THIS OPINION HAS NO PRECEDENTIAL VALUE. IT SHOULD NOT BE CITED OR RELIED ON AS PRECEDENT IN ANY PROCEEDING EXCEPT AS PROVIDED BY RULE 268(d)(2), SCACR.
THE STATE OF SOUTH CAROLINA
In The Court of Appeals
Randall W. Brummitt, Appellant,
Patricia L. Brummitt, Respondent.
Appeal From Sumter County
Wayne M. Creech, Family Court Judge
Unpublished Opinion No. 2010-UP-299
Heard May 19, 2010 – Filed June 2, 2010
Michael M. Jordan, of Sumter, for Appellant.
Richard T. Jones, of Sumter, for Respondent.
PER CURIAM: Randall Brummitt (Husband) appeals from an order of the family court increasing his alimony obligation, finding him in contempt, and awarding Patricia Brummitt (Wife) attorney's fees and costs. We affirm pursuant to Rule 220(b)(1), SCACR, and the following authorities:
1. Regarding the family court's refusal to reduce or terminate Husband's alimony, we find evidence in the record supporting the family court's decision to increase alimony, and therefore, the family court did not abuse its discretion. See Eubank v. Eubank, 347 S.C. 367, 372, 555 S.E.2d 413, 415 (Ct. App. 2001) (explaining that a family court's decision regarding the modification of alimony will not be disturbed on review absent an abuse of discretion); Clark v. Cantrell, 339 S.C. 369, 389, 529 S.E.2d 528, 539 (2000) ("An abuse of discretion occurs when the trial court's ruling is based on an error of law or, when grounded in factual conclusions, is without evidentiary support.").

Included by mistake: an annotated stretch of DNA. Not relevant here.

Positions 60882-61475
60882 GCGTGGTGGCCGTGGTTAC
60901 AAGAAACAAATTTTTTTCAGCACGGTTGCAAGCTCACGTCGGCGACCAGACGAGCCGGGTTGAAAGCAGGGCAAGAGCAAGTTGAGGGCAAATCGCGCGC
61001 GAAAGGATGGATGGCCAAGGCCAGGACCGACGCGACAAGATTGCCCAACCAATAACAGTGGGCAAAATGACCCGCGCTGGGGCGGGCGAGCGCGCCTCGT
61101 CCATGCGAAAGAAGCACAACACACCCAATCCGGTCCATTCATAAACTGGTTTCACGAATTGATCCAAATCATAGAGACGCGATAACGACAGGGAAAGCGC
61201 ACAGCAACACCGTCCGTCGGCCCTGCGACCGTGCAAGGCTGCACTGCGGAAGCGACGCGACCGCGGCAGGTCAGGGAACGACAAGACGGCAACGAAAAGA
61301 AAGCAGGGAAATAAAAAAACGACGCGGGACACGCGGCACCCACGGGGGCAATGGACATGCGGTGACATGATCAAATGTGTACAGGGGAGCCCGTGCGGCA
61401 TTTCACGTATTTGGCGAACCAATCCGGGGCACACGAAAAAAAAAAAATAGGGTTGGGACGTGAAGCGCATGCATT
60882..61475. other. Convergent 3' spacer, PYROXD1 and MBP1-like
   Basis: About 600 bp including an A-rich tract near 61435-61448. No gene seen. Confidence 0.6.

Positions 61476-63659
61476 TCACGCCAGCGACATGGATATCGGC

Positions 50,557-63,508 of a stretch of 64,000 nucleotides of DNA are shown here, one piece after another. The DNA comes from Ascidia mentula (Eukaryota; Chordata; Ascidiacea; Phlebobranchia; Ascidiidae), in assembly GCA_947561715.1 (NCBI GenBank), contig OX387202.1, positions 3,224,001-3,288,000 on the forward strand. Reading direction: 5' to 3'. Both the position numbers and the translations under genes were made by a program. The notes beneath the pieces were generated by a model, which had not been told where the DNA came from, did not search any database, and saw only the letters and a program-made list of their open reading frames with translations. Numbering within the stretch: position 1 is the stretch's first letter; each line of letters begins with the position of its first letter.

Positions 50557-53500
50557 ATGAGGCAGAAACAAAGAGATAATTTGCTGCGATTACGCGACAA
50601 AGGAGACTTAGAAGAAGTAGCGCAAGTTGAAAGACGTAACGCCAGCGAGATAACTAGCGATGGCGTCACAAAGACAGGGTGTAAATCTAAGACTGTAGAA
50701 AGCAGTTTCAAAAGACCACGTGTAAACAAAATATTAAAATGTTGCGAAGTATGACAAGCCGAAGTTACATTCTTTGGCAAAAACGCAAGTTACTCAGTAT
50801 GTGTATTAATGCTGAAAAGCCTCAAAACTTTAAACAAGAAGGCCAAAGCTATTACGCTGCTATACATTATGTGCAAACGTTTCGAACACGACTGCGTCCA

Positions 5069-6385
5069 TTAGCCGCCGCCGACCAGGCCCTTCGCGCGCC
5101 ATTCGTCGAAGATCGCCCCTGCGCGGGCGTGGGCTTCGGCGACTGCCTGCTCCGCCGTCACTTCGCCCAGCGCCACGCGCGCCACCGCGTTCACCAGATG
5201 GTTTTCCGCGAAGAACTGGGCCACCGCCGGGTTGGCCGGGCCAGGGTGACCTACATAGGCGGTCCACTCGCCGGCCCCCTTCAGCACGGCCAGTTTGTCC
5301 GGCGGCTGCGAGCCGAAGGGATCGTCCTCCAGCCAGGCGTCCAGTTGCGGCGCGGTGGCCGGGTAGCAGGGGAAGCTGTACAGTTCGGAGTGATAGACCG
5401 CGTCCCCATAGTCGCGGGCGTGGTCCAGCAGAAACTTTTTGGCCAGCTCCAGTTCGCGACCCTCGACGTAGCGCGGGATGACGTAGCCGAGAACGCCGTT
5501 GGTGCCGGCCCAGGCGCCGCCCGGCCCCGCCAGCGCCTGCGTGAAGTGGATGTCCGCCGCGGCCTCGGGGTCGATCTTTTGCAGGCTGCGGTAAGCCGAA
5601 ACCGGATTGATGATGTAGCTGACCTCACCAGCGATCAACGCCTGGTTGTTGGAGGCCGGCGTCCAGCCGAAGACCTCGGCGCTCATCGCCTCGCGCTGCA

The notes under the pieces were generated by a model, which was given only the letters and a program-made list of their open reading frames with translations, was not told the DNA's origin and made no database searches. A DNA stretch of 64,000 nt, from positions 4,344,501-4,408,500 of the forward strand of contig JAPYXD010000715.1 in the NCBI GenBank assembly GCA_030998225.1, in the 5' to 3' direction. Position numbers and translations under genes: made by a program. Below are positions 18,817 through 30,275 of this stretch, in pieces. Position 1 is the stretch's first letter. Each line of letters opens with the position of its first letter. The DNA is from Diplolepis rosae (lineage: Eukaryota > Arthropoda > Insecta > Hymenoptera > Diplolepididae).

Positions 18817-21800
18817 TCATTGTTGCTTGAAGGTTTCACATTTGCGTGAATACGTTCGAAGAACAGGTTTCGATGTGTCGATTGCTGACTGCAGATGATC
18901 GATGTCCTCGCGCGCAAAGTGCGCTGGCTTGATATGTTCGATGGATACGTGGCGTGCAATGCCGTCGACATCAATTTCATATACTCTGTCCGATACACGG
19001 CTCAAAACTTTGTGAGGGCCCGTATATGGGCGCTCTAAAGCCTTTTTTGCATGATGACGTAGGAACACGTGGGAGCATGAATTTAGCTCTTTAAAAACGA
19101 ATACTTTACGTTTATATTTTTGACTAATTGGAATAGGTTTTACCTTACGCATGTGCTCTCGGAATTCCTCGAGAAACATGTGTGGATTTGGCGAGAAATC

2. Regarding the contempt, we find no abuse of discretion where evidence in the record reflects Husband willfully violated the family court's previous order. See S.C. Code Ann. § 63-3-620 (2010) ("An adult who wilfully violates, neglects, or refuses to obey or perform a lawful order of the court . . . may be proceeded against for contempt of court."); Bartlett v. Rachels, 375 S.C. 348, 353, 652 S.E.2d 432, 435 (Ct. App. 2007) (explaining that a family court's decision regarding contempt will be reversed only if the family court abused its discretion).
3. Regarding the award of attorney's fees, Husband hinged his argument on his inferior financial condition and his anticipated success in this appeal. Because the appeal was not successful and ample evidence in the record indicates Husband's ability to pay the fees exceeds that of his disabled ex-wife, the family court did not abuse its discretion. Dickert v. Dickert, 387 S.C. 1, __, 691 S.E.2d 448, 452-53 (2010) ("Whether to award attorney's fees is a matter within the sound discretion of the trial court and will not be reversed on appeal absent an abuse of discretion.").
FEW, C.J., and THOMAS and PIEPER, JJ., concur.